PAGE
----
The UN Secretary-General’s press conference on Sep. 14 left a strong impression that António Guterres’s priorities do not coincide with major public concerns of these days.

The Secretary-General spoke about: floods in Pakistan; climate change, and emissions by G20 countries. He also noted that “geostrategic divides are the widest they have been since at least the Cold War” and that “conflicts and unrest continue to rage.”

Unprovoked Russian aggression against Ukraine, which is treated by most UN members as a major threat to international peace and security, was mentioned by the Secretary-General in one sentence: “The war in Ukraine is devastating a country – and dragging down the global economy.”

That’s it. Literally. Nothing else. Not a word about the indiscriminate bombing of Ukrainian cities and civilian infrastructure, about war crimes and mass loss of life … Empathy? Forget it!

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Furthermore, Mr. Guterres added salt to the wound when he revealed that the so-called “grain deal,” or “Black Sea Grain Initiative,” as he referred to it, was never about unblocking Ukraine’s ports for grain export, but, in his own words, about getting “Russian food and fertilizers to global markets.”

Mr. Guterres, who pretends to be the UN Secretary-General, also spoke about global hunger and Covid-19, about “a shocking disregard for the poorest and most vulnerable,” about “a global financial system that penalizes those with the least” and “fossil fuel corporations killing the planet to rake in the most …”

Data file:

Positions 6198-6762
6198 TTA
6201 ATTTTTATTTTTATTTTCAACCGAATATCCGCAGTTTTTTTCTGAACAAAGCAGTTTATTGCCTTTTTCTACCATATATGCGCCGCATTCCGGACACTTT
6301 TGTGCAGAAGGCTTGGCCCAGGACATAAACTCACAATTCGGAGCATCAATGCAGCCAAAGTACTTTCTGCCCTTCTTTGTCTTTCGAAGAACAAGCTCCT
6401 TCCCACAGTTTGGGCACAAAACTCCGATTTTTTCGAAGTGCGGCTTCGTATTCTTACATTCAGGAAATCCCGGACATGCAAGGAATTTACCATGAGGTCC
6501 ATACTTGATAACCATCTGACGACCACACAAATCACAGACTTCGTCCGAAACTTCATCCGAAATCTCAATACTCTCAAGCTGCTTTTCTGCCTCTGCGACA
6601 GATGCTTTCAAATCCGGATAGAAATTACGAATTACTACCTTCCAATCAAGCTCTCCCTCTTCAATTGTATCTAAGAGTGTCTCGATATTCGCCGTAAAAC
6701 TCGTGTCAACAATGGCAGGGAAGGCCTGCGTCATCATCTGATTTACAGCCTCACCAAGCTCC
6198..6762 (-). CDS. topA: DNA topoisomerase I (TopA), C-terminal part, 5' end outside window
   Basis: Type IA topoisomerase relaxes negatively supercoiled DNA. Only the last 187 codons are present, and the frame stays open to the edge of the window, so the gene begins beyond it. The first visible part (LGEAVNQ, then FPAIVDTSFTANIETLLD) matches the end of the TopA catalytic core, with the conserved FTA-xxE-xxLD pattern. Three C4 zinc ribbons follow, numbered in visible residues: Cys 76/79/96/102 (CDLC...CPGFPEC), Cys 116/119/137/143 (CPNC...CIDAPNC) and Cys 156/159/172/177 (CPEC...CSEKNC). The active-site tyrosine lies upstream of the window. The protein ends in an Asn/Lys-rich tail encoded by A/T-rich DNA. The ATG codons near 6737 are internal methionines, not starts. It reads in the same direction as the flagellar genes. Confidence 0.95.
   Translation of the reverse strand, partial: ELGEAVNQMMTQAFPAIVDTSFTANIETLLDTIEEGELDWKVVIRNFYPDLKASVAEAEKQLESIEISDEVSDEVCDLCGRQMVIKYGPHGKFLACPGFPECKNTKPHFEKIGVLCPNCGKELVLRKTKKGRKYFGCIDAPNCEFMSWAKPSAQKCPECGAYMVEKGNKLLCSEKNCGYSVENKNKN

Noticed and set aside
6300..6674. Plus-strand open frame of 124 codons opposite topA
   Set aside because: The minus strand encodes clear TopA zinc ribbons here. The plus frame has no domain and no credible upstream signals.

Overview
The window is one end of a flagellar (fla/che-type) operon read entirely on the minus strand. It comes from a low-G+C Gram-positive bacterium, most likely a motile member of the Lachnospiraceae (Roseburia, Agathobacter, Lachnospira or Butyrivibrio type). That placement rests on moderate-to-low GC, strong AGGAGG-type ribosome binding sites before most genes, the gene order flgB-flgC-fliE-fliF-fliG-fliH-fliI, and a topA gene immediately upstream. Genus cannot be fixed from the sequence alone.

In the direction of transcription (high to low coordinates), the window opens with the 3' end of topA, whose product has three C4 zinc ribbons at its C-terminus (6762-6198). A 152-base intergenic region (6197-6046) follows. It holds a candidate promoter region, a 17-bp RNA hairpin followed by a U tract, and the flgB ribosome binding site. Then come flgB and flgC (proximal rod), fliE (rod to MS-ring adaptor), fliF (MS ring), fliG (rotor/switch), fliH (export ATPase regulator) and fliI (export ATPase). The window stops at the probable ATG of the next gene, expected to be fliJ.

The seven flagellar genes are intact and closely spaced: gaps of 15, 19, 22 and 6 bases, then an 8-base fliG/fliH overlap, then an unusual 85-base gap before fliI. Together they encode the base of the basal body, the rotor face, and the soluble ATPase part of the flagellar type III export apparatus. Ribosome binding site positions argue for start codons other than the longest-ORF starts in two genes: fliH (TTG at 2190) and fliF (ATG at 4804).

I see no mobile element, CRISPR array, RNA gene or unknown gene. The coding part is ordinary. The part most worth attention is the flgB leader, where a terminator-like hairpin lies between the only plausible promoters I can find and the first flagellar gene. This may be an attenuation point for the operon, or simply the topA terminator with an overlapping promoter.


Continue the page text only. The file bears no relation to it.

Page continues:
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The hypocrisy of this person has no limits and needs no further proof, notwithstanding questions from journalists which demonstrated the depth of the divide between Mr. Guterres’s perception of today’s challenges and genuine public concern.

Most of the questions from the journalists (16) were about Ukraine, including 2 about the Zaporizhzhia nuclear power plant and 6 about the “grain deal.” Three were about Libya, two about Iran’s nuclear program, one about girls in Afghanistan, one about his decision not to attend the Queen’s funeral, and one about the possible role of the Gulf Cooperation Council “in tackling the current global crises.”

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A Portuguese-speaking journalist asked about “African countries that are constantly suffering from climate change and now also from the war in Ukraine,” and about the Security Council reform.

Mr. Guterres with visible pleasure elaborated on the threat of hunger in Africa and on Russian fertilizers. Apparently, to him, the smell of Russian ammonia overrides the smell of burnt houses and dead bodies in Ukrainian cities and towns.

In my 27 years at the UN, I saw a lot, but I never witnessed such a disgrace.

Oleksandr Matsuka, UN Secretariat staff member 1989-2016

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